Lewis left Washington on July 5, 1803, the day after the Louisiana Purchase was announced. He traveled back to Harpers Ferry to be sure his impedimenta were on the way, and when they were not, he arranged for another wagon to take them. He himself then took primitive roads to Elizabeth, PA to wait for completion of his keelboat. He later picked up William Clark and his slave York in Indiana Territory.

After a winter period at Camp DuBois in Illinois (also east of the Mississippi), the Corps of Discovery was finally given a send off from St. Charles Village just north of St. Louis, and the expedition as we all studied it in school was underway at last.
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Not copyrighted: by Norma Campbell Milner, 1500 words, release until December 24, 2002. If cut, please keepWeb Site address. Thanks.

SIDEBAR: How to Get More New Publications on the Eastern Connections

Two publications described below could be useful in planning walking tours for tourists, essay and art contests for schools and museums, or for use in classrooms and exhibits for the 2003-2006 Commemoration. Philadelphia institutions archive more artifacts than any other American city.

1. Contributions of Philadelphia to Lewis and Clark History, a revised edition of a work by Paul Russell Cutright of then Beaver College, published by the national magazine, We Proceeded On for the 1982 national annual meeting of LCTHF. The Chapter has updated it and provided color illustrations and cover. A carefully researched map has been added by Frank Muhly, who founded the Philadelphia Chapter in 1975. In 1972 when Boy Scout leader Muhly joined the national LCTHF he was the only member living east of the Mississippi. His two sided map shows where Lewis bought his interesting list of 300 supplies in relationship to what’s found on each site today. It includes locations of homes of the mentors, and major architectural sites which Lewis would have seen in 1803.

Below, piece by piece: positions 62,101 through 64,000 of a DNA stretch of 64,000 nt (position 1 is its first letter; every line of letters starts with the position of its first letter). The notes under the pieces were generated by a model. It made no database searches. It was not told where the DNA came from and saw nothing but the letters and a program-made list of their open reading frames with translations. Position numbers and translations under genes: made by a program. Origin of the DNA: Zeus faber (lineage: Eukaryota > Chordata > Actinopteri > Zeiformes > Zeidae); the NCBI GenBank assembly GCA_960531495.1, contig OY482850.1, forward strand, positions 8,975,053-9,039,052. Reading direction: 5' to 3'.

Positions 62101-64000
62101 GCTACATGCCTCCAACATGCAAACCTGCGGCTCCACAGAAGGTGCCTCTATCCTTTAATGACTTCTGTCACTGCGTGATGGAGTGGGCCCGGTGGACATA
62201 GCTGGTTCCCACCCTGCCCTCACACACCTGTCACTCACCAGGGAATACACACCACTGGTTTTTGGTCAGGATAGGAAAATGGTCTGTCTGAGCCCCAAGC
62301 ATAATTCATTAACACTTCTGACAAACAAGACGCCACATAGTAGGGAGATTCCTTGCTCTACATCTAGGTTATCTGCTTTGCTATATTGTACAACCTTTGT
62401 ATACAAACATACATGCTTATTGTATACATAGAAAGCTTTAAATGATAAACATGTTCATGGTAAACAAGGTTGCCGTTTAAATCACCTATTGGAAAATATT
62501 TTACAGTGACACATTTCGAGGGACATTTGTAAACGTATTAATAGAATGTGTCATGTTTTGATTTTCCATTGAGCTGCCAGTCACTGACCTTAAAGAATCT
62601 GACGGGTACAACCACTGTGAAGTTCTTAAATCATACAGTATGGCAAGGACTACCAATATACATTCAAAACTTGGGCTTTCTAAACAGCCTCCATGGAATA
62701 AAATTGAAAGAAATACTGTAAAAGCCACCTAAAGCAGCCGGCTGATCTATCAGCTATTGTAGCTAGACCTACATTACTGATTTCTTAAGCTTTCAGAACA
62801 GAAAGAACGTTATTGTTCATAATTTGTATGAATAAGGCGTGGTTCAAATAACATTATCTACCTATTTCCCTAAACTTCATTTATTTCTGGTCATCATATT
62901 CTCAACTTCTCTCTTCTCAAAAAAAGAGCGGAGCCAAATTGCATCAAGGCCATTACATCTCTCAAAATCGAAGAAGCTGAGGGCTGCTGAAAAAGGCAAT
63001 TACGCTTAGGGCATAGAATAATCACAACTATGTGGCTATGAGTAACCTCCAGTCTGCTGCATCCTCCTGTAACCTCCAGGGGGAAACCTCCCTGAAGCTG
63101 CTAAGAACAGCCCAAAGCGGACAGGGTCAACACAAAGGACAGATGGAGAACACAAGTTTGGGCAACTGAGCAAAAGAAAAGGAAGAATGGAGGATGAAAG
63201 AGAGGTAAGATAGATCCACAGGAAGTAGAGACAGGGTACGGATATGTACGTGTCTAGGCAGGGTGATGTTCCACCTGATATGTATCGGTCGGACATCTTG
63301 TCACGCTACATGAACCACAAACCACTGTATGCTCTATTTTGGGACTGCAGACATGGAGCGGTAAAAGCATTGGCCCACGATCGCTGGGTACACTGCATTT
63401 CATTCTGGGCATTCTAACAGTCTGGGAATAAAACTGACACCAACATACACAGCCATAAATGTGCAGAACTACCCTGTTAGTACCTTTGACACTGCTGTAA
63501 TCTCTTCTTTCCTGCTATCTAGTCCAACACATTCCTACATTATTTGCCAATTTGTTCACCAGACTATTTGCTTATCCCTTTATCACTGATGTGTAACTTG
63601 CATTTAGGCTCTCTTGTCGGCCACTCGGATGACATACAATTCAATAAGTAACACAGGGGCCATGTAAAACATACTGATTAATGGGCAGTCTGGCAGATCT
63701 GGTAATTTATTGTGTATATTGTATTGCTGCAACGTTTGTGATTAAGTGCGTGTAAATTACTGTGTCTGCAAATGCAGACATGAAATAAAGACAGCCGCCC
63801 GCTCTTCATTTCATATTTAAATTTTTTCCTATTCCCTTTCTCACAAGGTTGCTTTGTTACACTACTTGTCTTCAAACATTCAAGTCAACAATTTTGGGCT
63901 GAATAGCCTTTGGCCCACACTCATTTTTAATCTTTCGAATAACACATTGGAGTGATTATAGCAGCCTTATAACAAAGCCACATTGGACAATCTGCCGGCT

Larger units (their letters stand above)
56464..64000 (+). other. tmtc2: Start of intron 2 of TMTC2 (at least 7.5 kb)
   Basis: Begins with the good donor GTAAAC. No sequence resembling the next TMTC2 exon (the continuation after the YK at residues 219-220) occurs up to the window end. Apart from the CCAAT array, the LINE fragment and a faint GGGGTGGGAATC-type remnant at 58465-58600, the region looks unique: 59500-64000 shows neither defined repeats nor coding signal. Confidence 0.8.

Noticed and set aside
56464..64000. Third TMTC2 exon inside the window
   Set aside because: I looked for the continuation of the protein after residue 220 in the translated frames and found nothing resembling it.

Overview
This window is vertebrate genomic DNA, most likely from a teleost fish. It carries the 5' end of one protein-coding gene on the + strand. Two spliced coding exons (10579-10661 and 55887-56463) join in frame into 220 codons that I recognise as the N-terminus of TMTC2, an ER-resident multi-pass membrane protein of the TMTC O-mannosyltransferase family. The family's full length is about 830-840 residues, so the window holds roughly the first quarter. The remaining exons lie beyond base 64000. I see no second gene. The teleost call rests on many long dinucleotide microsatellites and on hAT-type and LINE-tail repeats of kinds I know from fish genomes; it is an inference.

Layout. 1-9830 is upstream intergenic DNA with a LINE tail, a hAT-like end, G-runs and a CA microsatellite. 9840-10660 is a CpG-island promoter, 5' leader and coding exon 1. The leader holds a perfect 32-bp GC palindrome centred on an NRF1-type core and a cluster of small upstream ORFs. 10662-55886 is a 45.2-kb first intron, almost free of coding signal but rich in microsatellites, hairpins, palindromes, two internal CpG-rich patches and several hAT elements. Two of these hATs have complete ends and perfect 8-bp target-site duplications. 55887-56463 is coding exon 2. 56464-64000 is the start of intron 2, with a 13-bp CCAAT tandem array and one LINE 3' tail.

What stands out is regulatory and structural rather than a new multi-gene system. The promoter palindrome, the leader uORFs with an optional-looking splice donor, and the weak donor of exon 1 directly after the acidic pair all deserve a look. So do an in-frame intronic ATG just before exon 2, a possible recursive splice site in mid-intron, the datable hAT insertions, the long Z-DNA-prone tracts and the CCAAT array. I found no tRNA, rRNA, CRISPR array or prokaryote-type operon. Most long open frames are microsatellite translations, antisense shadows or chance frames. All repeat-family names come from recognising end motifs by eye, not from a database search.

The reprint, with map is $17.95 including S&H. It will provide funds for Bicentennial activities of the Chapter. Order from Philadelphia Chapter, LCTHF, 6010 Cannon Hill road, Fort Washington, Philadelphia, PA 19034.

The Free Library of Philadelphia has recently agreed to add limited copies to the collections of its library branches. The Chapter would like to see them used in schools to conduct essay and art contests. While there is lots of art about the Western part of the expedition, meeting the Indians, toiling up the mountains, on the plains, there was very little artwork done on Lewis in Philadelphia.

2. A 2003 Bicentennial Calendar (with a bonus month of December, 2002) is a mini-journal showing what happened each day…a timeline of events in the saga of Lewis and Clark. This first in a series of four calendars to cover years 2003-06 covers connections of Philadelphia and the Eastern States to the preparations for the Expedition. Produced and photographed by Richard Prestholdt of Bridgewater, NJ, it is for readers too busy to pour over the newest 13 volume set of the Journals. Click on www.prestholdtimages.com.

Send check for $14.95 plus $3.50 S&H to Prestholdtimages, PO Box 6291, Bridgewater, NJ 08807.

Prestholdt will donate $5 of each sale to the Philadelphia Chapter for Bicentennial activities. Excellent for schools, broadcast media and the press as well as for history buffs.

Updated October 29, 2002